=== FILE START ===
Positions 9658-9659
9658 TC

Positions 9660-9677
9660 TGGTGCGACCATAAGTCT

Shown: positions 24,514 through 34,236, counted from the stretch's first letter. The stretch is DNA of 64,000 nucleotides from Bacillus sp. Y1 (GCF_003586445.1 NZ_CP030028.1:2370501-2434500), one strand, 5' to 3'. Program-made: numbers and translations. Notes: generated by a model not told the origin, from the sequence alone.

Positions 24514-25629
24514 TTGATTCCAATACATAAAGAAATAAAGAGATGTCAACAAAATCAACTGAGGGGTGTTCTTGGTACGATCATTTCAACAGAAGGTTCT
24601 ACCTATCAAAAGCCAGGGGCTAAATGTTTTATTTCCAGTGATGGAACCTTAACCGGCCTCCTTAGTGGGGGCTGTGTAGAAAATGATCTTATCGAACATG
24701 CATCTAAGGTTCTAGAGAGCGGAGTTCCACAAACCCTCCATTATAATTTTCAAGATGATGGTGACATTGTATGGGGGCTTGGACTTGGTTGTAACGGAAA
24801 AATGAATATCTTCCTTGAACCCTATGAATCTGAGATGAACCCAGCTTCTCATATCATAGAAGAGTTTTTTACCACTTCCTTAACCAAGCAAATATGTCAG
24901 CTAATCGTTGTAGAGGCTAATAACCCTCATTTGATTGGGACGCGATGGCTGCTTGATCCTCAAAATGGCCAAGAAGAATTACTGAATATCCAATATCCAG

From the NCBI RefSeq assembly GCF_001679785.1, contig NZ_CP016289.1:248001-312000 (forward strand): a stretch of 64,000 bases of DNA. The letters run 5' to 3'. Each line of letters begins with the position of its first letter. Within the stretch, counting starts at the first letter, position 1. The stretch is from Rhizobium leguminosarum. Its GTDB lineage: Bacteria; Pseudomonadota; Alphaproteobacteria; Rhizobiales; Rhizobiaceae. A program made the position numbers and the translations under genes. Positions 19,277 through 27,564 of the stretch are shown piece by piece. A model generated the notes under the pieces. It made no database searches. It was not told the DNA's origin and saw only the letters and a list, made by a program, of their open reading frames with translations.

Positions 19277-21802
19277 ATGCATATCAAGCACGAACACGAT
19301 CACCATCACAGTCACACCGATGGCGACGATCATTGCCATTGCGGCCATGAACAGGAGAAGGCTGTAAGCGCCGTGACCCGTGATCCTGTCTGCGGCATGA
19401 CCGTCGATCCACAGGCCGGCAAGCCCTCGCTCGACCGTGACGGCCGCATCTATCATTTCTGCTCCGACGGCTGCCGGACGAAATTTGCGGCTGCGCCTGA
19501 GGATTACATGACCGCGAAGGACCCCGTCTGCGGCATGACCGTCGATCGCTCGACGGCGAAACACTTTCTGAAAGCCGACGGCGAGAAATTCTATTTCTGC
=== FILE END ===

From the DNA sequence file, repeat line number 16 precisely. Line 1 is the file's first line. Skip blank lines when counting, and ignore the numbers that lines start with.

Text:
19401 CCGTCGATCCACAGGCCGGCAAGCCCTCGCTCGACCGTGACGGCCGCATCTATCATTTCTGCTCCGACGGCTGCCGGACGAAATTTGCGGCTGCGCCTGA